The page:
Reading Financial Statements Series© – Balance Sheet Part 2: CASH

[ Blog/News ]

Reading Financial Statements Series© – Balance Sheet Part 2: CASH

We introduced you to balance sheets in our last blog, which was the first in our Reading Financial Statements Series©. In this and following blogs we will explore some typical association balance sheet accounts in more detail. 

CASH! Everyone likes cash! Associations are no different. Without enough cash, association management and community property can become neglected, often leading to future major repairs requiring loans and special assessments. Understanding what activities have the most impact on cash balances is vital to the future success of an association’s operations. As managers and board leaders, it is so important to review cash activity and balances continuously. Be proactive in a timely manner. Not reactive two years down the road.

Cash includes petty cash, checking, and money market accounts. Remember from the last blog, assets represent what an association owns. We recommend a serious review of cash every month. Cash balances are going to significantly impact an association’s ability to pay for budgeted expenses. Not addressing near term cash challenges can result in current and future budget constraints and economic pressure on the association and its members, including surprise assessment increases. (Please refer to our article on budgeting which discusses assessment increases, at www.hoacpa.com). 

Assessment Collections:

If you have significant owner delinquencies, your cash holdings will be negatively impacted. We recommend that you review the accounts receivable balances in conjunction with a review of cash balances every month. As assessments receivable/delinquencies increase, you will usually see a decrease cash balances. Addressing reductions in cash received compared to budgeted revenues will help you to determine if you also need to work on reducing expenses. Know how much money is received each month.

Contributions Of Assessments To The Reserves Fund:

Associations budget for monthly contributions of assessments to the reserves fund. When associations do not make payments from the operating fund to the reserves fund each month because there is not enough money in operating bank account, the reserves fund will start to be underfunded. The association still has a liability to fund reserves per its ratified budget. Not funding reserves because of operating fund shortages will lead to significant cash pressures as major repairs and replacements are deferred and future special assessments and loans may be required to fund expenditures. End Of Article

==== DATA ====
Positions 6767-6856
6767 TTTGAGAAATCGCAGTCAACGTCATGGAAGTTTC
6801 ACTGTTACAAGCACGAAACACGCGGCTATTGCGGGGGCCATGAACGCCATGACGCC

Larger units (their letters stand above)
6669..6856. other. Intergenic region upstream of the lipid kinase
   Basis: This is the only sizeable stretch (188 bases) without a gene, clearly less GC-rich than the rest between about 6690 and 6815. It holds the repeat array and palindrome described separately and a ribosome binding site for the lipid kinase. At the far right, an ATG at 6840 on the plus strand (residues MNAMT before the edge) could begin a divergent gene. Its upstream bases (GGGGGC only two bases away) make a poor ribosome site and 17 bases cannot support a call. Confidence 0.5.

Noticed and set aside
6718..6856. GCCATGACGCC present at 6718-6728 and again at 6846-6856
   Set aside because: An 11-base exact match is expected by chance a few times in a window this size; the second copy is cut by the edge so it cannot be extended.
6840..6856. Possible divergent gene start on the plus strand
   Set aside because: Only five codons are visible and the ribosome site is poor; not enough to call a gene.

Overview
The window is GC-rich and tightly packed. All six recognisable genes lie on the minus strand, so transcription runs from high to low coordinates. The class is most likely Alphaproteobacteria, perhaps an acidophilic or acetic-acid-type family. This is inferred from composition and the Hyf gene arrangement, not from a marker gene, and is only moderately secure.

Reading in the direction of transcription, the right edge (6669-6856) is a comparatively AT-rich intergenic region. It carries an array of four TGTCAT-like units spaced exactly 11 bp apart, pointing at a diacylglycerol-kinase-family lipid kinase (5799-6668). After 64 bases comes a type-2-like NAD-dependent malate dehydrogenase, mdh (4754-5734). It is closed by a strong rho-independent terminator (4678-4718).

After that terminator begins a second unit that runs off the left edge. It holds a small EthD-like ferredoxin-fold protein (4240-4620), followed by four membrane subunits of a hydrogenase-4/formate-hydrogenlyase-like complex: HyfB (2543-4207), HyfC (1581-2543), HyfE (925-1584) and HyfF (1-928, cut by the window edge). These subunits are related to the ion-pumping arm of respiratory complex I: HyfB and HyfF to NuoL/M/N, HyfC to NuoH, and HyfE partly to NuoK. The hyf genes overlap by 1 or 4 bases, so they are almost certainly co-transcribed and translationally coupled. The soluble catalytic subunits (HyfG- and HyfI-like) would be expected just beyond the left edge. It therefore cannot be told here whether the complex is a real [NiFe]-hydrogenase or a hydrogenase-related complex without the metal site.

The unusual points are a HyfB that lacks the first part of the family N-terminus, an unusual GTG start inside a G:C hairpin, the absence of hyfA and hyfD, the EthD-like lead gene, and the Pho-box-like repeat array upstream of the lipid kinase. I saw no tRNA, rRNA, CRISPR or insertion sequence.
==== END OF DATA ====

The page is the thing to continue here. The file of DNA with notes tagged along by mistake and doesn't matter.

We will continue to address various aspects of cash management and controls surrounding cash in future blogs.

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Special Assessment Accounting. Aware. Diligent. Timely. Accurate. Complete.

Special Assessment Accounting. Aware. Diligent. Timely. Accurate. Complete.

[ Blog/News ]

Special Assessment Accounting. Aware. Diligent. Timely. Accurate. Complete.

Record keeping and accounting for special assessments should not be as challenging as it often is. Often, as auditors we find the accounting for special assessments is incomplete due primarily to changes of management companies, inadequate tracking of owners’ accounts and payments, accounting for special assessment receipts in the wrong fund, and/or special assessment forecasts are inadequate to determine if there will be sufficient funds to pay for all repairs or pay off a loan.
Assessment Records

We recommend a permanent file of special assessment documents, including:

  • Special Assessment notices to owners
  • Board minutes including documentation of special assessments:
    • Initial levy and approval by members
    • Monthly status
      • Amounts assessed to owners
      • Review owner special assessment amortization schedules
      • Amounts spent for the special assessment purpose
      • Financial status
        • Special assessment cash held
        • Special assessments receivable (billed but not received)
        • Remaining amounts to assess
        • Amounts spent to date
        • Projected remaining expenditure
        • Projected remaining debt service: principal and interest
        • Projected surplus or deficit
      • Conclusion regarding financial status

The information and data recommended above are critical. However, only accurate and complete record-keeping and accounting will provide a board with the data needed to understand the status of a special assessment project and the projected financial picture.

Accounting and Banking

Associations should account for special assessment activity in a separate fund from operating and reserves. A separate bank account and specific account codes should be used. An amortization schedule should be maintained for all owners who are making monthly special assessment payments. Special assessment billing and expenditures should be processed using the special assessment bank account and accounting fund. Any amounts received or paid by other funds should be reconciled and repaid to the other funds at least monthly.

Board Meeting Review

At every board meeting, boards should review the vital data systematically. We recommend that board members review special assessment reports and supporting documents and ask questions before meetings. Keep your eyes on the goals: Collection of all assessments, control over expenditures including debt service, and determining the projected surplus or deficit. Boards need to formulate a plan should there be a projected shortfall. Another special assessment? Increase the loan? Hold off on expenditures?